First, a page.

MCPS Enrollment To Hit Record High as Diversity Increases
Student population to exceed 159,000 this year, leading to concerns about overcrowding
Enrollment in Montgomery County Public Schools has reached an all-time high this year and is projected to continue to grow, according to a report at the Board of Education meeting Monday afternoon.
Enrollment in Montgomery County Public Schools is expected to exceed 159,000 students this school year—a record high—as the student population becomes the most diverse in district history, according to data presented Monday to the county Board of Education.
The capacity of county schools to handle the student population has lagged behind the increase in enrollment in seven of the last eight years, according the report, which means the board needs to begin looking for long term solutions, Superintendent Jack Smith said.
“We need to serve all of these students well,” Smith said, who suggested the board start thinking of viable solutions for overcrowding in a resourceful, beneficial way. Such solutions could include offsite career training in high schools and rooftop playgrounds at elementary schools.
MCPS enrollment has increased steadily by a total of more than 21,000 students since 2007, according to the report presented by James Song, director of facilities management. The majority of that growth has been in elementary schools, but now it’s beginning to transfer to secondary schools, Song said. “We’ve got two fronts to address,” Song said. “We have catch-up to do, but we also need to plan for growth in the secondary schools as well.”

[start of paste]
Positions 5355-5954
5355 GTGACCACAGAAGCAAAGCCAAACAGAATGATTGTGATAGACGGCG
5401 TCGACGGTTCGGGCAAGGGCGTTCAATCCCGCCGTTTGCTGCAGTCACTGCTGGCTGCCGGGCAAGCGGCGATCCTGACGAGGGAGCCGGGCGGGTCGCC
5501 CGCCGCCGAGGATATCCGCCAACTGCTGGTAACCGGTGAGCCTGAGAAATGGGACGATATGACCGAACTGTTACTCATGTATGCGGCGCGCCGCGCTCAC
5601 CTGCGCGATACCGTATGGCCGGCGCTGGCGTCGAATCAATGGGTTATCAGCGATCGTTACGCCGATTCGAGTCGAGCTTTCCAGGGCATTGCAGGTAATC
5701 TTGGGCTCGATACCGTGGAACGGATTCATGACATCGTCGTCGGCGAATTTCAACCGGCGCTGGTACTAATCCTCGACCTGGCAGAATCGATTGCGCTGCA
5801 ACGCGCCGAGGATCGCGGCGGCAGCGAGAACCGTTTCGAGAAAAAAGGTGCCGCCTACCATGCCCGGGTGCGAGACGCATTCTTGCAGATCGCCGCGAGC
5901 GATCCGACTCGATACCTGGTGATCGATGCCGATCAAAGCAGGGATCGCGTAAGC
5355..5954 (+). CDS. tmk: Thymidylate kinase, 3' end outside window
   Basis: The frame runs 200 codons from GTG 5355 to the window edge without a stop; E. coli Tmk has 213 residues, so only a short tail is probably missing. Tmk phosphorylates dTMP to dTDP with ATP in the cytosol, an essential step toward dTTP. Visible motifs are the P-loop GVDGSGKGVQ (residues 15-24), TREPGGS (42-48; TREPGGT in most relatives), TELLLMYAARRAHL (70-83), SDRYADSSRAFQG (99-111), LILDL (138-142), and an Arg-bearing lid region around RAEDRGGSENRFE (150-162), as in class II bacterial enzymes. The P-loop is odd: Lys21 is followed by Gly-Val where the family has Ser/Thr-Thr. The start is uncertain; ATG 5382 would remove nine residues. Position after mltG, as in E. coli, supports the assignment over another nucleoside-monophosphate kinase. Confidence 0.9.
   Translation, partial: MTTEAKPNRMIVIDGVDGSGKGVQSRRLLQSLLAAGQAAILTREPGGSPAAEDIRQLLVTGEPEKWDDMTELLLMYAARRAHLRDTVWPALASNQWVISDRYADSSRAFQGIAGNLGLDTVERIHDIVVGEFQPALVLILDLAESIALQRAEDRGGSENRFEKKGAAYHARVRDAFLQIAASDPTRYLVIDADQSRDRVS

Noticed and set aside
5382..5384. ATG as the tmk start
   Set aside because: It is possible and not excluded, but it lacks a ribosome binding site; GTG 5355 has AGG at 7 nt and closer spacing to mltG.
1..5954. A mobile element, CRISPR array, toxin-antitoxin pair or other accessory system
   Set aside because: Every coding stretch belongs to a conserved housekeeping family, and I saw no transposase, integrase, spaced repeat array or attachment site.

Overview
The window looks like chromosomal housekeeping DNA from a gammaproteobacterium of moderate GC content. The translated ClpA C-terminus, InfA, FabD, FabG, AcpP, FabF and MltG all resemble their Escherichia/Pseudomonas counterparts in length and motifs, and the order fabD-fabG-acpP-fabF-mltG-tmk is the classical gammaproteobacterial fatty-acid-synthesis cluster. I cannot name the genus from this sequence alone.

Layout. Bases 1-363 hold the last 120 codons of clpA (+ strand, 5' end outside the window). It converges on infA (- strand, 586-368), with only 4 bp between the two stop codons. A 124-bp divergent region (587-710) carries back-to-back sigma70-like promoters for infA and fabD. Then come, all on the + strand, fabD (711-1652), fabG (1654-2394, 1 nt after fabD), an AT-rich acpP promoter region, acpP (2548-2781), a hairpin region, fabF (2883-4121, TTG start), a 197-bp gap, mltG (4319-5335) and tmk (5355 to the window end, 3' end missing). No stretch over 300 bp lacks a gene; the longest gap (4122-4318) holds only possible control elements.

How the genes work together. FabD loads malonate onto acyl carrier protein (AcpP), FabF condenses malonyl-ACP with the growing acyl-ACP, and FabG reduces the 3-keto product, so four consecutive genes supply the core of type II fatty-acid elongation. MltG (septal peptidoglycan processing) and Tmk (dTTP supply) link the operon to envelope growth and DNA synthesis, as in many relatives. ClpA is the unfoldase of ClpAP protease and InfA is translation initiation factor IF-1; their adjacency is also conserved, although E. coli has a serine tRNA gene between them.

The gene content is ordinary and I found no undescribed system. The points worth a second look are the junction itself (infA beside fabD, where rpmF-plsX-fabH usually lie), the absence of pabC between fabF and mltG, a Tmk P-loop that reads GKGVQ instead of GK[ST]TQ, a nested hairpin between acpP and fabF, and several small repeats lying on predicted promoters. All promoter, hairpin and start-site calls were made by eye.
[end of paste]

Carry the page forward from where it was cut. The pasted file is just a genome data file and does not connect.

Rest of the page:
Though it is a county-wide trend, Song said the Bethesda-Chevy Chase, Montgomery Blair and Clarksburg high school clusters are some of those with the fastest-growing and largest elementary populations that are beginning to move into upper grades.
“Certain clusters are obviously experiencing more growth,” Song said.
This year’s demographics show a continuing transition: the percentage of Hispanic students surpassed white students—30 percent to 29 respectively—, followed by African-American students at 21 percent, Asians at 14 percent and 5 percent of students who identify as two or more races. There has also been a steady increase in students who receive free and reduced-priced meals over the past eight years; last year one-third of all students received the meals, totaling 54,542.
Song said his department has worked to convert as many spaces in current schools into classrooms as possible, to keep the use of portable classrooms to a minimum. Despite the growth of nearly 2,000 students each year in the county, the number of portables in use has stayed constant, at just under 400 in the last five years.
“If the enrollment continues to grow at this alarming rate, we’re fearing the number of portable classrooms will go up,” Song said, but he noted that some schools don’t have land available to house them.
Though the school budget for new construction was funded adequately this year, board members agreed that the funding only begins to deal with the enrollment growth, not solve the problem.
“We are growing at a very fast clip and the money is just not keeping up with the projects that we need to have in the pipeline,” board member Pat O’Neill (District 3) said of Bethesda. She said she remembers when B-CC High School served 1,200 students—today its population is double that at 2,400.
Board member Jill Ortman-Fouse (at-large) said the state should contribute more funding for school construction. The Silver Spring resident said the county doesn’t currently receive proportionate funding for its population.
Board members also mentioned other options to consider to ease overcrowding, such as redistricting or transfer options for students.
“It’s kind of daunting when you look at these numbers,” board member Christopher Barclay (District 4) said, of Takoma Park. “Are there things we need to do from a policy perspective to help ourselves or create some level of relief? I just hope that we are willing to stay far enough ahead of it.”